Cassandro the Exotico – Rise to Stardom
Cassandro’s rise to popularity and star power kept escalating around this time and never turned back. He was featured on multiple TV programs, even on Conan O’Brien in a skit training Conan and co-host Andy Richter on how to become luchadores back in 2017. In addition, he has traveled all over the world, especially over the past decade in places in Europe like France and England, often working on shows with Hijo del Santo (the two have maintained a close friendship over the decades). The two of them even had a famous match at the Louvre in Paris.
There were multiple bookings for major companies in the United States, such as Ring of Honor, TNA (now Impact), NWA, CHIKARA, Game Changer Wrestling (working a match against Sonny Kiss for the event called “Effy’s Big Gay Brunch”) and dozens more. He was even the focus of an amazing documentary done back in 2018 by Marie Losier called “Cassandro the Exotico.”
Cassandro the Exotico – Coping with Fame
One thing that really makes Cassandro stand out, however, is the way he handles the popularity. The entire time, he has continued to be an amazing role model for many different groups in the world. While he has always been very open about his sexuality (he is openly gay), he is also an amazing example for those who have struggled with addiction and are looking for support or inspiration for turning their lives around. In addition, with his impressive wrestling skills, his matches are often a must-see for up-and-coming wrestlers, both those who do the exotico gimmick and for those who just want to learn to become a great wrestler and improve their in-ring skills.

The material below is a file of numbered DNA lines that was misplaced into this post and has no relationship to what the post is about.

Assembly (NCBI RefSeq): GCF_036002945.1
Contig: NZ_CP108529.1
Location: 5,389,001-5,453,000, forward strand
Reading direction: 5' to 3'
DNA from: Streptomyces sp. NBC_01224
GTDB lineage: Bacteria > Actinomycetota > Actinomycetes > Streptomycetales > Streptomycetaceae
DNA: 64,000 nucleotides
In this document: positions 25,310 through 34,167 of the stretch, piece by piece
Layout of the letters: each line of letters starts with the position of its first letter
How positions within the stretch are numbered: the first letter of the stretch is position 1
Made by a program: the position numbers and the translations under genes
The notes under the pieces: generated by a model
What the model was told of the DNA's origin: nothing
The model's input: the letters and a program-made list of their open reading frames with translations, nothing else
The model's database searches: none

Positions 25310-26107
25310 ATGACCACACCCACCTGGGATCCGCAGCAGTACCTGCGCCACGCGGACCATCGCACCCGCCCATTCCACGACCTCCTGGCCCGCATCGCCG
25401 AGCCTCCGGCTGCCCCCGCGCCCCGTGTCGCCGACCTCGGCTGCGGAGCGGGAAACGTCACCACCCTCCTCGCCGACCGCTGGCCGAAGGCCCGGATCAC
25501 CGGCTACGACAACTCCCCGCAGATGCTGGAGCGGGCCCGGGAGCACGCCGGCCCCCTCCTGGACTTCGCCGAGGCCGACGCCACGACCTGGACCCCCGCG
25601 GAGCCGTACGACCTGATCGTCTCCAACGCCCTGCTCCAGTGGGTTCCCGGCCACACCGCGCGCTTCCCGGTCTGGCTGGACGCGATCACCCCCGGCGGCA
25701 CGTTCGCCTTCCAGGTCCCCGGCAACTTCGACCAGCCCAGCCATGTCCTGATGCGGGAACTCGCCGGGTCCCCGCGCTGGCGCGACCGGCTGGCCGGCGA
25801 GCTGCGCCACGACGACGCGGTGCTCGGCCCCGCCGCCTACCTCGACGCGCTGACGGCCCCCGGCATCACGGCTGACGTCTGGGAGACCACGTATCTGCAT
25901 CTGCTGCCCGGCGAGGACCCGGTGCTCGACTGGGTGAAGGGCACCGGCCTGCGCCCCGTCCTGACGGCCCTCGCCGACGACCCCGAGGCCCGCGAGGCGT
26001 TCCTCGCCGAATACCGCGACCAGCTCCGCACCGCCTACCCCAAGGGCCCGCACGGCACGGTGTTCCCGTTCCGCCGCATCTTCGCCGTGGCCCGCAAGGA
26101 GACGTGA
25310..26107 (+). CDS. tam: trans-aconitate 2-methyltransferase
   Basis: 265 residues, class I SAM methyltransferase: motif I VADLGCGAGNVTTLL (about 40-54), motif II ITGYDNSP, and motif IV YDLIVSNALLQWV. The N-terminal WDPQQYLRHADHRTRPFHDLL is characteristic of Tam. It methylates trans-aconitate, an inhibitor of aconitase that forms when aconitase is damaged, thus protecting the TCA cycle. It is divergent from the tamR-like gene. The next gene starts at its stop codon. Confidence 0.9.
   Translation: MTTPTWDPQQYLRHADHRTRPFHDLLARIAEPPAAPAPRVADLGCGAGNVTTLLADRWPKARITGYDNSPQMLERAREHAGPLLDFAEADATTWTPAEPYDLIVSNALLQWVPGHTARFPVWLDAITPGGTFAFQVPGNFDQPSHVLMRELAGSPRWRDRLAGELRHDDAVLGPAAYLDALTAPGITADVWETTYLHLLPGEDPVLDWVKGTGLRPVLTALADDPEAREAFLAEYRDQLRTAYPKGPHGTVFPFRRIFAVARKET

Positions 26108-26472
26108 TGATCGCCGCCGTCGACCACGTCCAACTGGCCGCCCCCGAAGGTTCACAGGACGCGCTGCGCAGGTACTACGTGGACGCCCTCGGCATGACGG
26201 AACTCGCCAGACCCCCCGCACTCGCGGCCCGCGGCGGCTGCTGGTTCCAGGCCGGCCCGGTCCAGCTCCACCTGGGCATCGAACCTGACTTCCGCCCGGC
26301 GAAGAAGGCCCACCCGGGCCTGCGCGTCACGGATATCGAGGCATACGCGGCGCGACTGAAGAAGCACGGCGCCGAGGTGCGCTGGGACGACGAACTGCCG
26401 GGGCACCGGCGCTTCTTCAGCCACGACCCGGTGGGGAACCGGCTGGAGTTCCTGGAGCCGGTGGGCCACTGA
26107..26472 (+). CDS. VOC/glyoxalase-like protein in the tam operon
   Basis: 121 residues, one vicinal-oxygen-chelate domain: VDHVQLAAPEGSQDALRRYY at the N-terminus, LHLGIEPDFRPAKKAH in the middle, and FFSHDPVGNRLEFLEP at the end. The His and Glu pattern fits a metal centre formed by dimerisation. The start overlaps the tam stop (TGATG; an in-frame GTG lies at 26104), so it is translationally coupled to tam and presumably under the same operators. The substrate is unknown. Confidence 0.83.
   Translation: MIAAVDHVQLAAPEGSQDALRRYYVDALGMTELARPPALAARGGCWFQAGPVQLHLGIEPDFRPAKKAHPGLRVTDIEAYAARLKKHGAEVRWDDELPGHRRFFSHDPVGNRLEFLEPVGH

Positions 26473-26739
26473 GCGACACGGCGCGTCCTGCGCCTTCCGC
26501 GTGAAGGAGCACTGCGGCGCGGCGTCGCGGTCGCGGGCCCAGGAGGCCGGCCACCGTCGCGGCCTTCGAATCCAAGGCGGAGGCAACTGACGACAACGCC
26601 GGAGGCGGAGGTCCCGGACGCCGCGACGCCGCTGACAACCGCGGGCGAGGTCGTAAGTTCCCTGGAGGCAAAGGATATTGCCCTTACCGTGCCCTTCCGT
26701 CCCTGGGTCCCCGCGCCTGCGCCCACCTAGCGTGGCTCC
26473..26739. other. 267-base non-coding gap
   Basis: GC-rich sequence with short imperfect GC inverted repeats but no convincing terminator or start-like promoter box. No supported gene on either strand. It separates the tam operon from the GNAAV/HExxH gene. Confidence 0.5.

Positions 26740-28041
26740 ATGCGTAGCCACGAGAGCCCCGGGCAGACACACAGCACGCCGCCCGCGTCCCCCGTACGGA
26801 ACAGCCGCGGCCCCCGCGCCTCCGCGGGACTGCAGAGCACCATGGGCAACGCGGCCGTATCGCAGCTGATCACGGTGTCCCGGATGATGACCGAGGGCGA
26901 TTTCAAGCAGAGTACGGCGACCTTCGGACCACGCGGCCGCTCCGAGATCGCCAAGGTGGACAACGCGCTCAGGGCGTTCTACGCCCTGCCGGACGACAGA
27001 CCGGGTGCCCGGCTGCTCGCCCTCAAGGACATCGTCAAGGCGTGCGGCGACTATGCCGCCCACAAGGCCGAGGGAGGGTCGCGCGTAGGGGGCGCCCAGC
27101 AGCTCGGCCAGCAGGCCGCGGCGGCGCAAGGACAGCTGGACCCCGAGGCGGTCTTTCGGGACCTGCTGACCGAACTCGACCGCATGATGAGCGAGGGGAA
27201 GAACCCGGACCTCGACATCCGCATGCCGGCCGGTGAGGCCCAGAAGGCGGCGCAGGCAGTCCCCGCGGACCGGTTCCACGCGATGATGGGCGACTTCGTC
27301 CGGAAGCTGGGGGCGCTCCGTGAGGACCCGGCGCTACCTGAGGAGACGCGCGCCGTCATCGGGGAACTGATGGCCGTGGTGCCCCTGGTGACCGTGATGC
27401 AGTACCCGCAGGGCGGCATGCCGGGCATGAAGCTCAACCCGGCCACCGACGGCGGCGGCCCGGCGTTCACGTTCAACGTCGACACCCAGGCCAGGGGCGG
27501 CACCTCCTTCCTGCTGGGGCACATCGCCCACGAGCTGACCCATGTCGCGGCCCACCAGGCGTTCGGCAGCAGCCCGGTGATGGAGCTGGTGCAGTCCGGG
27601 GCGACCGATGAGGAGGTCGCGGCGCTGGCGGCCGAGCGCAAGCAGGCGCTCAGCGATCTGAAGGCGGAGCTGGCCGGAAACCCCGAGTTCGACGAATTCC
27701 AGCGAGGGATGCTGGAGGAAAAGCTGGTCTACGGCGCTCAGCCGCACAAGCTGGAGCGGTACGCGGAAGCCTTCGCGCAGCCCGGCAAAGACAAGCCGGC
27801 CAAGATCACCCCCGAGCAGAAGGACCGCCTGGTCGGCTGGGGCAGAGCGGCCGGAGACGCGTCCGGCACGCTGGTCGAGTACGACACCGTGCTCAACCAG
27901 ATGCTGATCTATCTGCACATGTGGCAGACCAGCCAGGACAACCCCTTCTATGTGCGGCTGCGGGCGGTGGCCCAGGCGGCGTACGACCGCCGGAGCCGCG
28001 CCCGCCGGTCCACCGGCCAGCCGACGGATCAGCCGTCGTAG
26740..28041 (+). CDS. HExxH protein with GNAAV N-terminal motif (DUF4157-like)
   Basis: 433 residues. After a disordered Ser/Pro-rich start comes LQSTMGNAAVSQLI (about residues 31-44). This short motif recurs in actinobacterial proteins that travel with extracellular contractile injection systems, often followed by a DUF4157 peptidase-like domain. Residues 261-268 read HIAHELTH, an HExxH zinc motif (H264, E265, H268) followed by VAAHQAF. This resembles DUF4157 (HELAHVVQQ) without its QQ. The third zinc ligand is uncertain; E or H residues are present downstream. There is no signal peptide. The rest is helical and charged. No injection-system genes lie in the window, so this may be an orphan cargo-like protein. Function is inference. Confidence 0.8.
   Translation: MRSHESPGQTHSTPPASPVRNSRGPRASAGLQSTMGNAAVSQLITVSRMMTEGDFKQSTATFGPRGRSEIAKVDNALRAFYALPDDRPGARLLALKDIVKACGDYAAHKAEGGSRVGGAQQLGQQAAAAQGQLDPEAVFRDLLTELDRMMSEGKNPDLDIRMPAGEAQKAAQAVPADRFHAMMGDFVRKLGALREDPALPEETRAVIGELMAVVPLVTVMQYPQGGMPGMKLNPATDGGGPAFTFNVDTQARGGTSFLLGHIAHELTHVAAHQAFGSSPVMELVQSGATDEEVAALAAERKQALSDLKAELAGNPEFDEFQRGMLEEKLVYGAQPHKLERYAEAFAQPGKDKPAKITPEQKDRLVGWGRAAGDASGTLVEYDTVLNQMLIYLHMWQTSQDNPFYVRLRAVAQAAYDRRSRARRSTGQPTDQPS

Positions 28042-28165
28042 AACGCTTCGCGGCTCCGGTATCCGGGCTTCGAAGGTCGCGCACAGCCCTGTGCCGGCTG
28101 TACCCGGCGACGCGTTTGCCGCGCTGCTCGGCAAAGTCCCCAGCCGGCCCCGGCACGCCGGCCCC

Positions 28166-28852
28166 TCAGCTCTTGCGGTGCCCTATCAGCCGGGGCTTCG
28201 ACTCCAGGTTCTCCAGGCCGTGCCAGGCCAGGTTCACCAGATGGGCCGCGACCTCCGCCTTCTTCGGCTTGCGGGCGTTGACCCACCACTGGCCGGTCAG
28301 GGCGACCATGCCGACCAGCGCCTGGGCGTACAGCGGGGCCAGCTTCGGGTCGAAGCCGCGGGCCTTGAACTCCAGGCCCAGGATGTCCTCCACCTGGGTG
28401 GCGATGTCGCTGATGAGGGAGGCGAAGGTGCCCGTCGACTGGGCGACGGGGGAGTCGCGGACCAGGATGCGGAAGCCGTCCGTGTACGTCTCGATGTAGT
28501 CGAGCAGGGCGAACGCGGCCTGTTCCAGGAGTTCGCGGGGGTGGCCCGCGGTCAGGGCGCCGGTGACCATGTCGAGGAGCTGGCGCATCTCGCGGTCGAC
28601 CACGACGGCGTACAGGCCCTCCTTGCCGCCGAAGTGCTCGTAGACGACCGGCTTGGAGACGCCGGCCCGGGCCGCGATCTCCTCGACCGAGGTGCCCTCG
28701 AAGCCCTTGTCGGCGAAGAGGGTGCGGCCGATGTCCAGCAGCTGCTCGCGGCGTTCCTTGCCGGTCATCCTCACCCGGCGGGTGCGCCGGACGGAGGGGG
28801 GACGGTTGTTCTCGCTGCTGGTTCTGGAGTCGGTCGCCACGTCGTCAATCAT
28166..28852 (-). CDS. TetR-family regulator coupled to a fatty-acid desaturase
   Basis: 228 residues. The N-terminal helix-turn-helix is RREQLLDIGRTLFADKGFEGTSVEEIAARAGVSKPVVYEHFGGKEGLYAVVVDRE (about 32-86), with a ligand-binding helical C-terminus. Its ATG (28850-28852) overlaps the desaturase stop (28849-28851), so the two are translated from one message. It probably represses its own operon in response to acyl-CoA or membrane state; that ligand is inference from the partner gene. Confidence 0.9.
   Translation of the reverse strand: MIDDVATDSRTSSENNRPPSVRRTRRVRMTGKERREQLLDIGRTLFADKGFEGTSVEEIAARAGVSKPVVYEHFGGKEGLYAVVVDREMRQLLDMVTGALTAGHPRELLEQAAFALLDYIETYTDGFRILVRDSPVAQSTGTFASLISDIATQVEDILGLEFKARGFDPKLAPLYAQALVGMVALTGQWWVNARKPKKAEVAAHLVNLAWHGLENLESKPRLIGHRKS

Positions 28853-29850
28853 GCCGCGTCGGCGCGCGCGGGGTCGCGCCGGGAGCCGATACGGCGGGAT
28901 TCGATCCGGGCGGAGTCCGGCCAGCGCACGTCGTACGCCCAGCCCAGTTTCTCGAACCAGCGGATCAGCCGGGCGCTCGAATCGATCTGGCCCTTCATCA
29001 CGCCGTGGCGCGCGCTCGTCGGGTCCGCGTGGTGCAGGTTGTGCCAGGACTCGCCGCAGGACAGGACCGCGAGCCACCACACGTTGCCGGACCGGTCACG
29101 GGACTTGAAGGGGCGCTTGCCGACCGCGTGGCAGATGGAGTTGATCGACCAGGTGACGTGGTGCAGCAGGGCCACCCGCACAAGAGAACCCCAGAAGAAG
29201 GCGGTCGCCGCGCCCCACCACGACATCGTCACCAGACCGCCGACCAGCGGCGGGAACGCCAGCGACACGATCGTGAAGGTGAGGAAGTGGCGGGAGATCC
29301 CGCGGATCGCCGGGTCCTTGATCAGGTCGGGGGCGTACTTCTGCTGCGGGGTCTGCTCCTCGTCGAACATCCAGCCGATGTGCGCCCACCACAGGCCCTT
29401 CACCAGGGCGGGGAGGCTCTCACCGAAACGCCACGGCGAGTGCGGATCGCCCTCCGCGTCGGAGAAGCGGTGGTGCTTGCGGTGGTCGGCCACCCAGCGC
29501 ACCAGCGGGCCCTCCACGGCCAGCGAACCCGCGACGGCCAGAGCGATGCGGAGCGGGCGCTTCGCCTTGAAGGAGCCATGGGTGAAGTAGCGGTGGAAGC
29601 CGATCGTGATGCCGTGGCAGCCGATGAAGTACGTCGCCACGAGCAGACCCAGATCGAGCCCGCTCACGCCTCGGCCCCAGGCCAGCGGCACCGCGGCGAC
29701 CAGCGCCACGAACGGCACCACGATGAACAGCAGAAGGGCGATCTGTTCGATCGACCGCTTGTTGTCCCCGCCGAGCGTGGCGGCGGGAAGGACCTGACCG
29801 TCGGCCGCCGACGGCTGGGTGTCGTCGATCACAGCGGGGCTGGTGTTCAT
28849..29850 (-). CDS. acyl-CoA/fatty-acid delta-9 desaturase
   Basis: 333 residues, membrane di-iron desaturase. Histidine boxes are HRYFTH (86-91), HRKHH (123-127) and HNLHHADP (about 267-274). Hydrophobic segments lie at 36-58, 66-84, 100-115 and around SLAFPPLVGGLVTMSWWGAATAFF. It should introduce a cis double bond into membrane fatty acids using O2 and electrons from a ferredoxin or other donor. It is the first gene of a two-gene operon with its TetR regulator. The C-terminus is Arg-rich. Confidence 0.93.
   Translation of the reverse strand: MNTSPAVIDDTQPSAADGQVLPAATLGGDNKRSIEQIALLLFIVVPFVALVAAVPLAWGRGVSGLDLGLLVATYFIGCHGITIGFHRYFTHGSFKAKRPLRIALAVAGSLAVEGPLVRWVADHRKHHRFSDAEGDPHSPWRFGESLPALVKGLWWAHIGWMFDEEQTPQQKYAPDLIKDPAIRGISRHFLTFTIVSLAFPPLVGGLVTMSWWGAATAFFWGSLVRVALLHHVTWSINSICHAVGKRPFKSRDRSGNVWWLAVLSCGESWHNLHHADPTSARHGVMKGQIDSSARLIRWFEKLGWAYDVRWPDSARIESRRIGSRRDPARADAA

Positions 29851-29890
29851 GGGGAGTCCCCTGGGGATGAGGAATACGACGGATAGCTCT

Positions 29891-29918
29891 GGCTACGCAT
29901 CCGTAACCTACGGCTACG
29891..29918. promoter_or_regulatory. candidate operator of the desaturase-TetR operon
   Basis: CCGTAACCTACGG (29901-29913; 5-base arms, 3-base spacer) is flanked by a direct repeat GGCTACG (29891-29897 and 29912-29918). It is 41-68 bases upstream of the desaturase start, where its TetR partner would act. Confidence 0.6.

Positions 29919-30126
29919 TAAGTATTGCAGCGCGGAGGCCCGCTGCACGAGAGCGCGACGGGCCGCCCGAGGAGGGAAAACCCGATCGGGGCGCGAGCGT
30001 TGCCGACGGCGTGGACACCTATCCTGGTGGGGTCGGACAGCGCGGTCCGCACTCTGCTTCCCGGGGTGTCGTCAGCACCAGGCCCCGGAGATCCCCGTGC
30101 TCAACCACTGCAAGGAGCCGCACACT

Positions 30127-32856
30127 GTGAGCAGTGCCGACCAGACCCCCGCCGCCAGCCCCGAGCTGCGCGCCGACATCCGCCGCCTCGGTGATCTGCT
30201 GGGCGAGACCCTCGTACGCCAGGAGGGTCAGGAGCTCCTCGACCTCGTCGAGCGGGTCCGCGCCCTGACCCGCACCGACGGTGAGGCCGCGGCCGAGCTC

Plus, there is even an upcoming movie with Mexican actor and director Gael García Bernal set to play Cassandro! And even several health scares over the past few years have done nothing to bring his demeanor and positive attitude down (he recently had a brain embolism removed in the past couple of months, which he is slowly recovering from, but doing amazing.) However, he is not retired from active competition, and if Cassandro is performing near you, it is 100% an experience you don’t want to miss. I can honestly say the world is a better place because Cassandro is a part of it.